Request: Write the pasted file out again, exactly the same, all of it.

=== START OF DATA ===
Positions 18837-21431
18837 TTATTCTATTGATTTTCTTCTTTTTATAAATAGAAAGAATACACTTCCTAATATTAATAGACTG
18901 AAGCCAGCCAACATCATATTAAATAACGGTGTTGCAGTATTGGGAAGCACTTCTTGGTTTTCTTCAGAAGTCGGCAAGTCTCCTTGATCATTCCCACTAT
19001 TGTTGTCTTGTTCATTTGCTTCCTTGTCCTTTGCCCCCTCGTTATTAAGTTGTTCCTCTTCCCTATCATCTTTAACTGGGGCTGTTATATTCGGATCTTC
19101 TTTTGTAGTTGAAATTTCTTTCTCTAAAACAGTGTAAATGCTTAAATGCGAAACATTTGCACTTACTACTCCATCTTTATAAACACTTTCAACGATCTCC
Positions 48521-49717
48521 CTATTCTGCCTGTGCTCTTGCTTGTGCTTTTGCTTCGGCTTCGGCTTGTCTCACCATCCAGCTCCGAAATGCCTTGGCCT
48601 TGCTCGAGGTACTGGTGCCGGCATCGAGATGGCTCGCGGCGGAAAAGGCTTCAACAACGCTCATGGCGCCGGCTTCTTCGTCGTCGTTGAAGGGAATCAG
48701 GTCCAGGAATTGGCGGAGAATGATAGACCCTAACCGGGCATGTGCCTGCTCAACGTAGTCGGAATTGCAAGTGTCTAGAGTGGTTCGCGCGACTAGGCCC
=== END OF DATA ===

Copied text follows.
Positions 18837-21431
18837 TTATTCTATTGATTTTCTTCTTTTTATAAATAGAAAGAATACACTTCCTAATATTAATAGACTG
18901 AAGCCAGCCAACATCATATTAAATAACGGTGTTGCAGTATTGGGAAGCACTTCTTGGTTTTCTTCAGAAGTCGGCAAGTCTCCTTGATCATTCCCACTAT
19001 TGTTGTCTTGTTCATTTGCTTCCTTGTCCTTTGCCCCCTCGTTATTAAGTTGTTCCTCTTCCCTATCATCTTTAACTGGGGCTGTTATATTCGGATCTTC
19101 TTTTGTAGTTGAAATTTCTTTCTCTAAAACAGTGTAAATGCTTAAATGCGAAACATTTGCACTTACTACTCCATCTTTATAAACACTTTCAACGATCTCC
Positions 48521-49717
48521 CTATTCTGCCTGTGCTCTTGCTTGTGCTTTTGCTTCGGCTTCGGCTTGTCTCACCATCCAGCTCCGAAATGCCTTGGCCT
48601 TGCTCGAGGTACTGGTGCCGGCATCGAGATGGCTCGCGGCGGAAAAGGCTTCAACAACGCTCATGGCGCCGGCTTCTTCGTCGTCGTTGAAGGGAATCAG
48701 GTCCAGGAATTGGCGGAGAATGATAGACCCTAACCGGGCATGTGCCTGCTCAACGTAGTCGGAATTGCAAGTGTCTAGAGTGGTTCGCGCGACTAGGCCC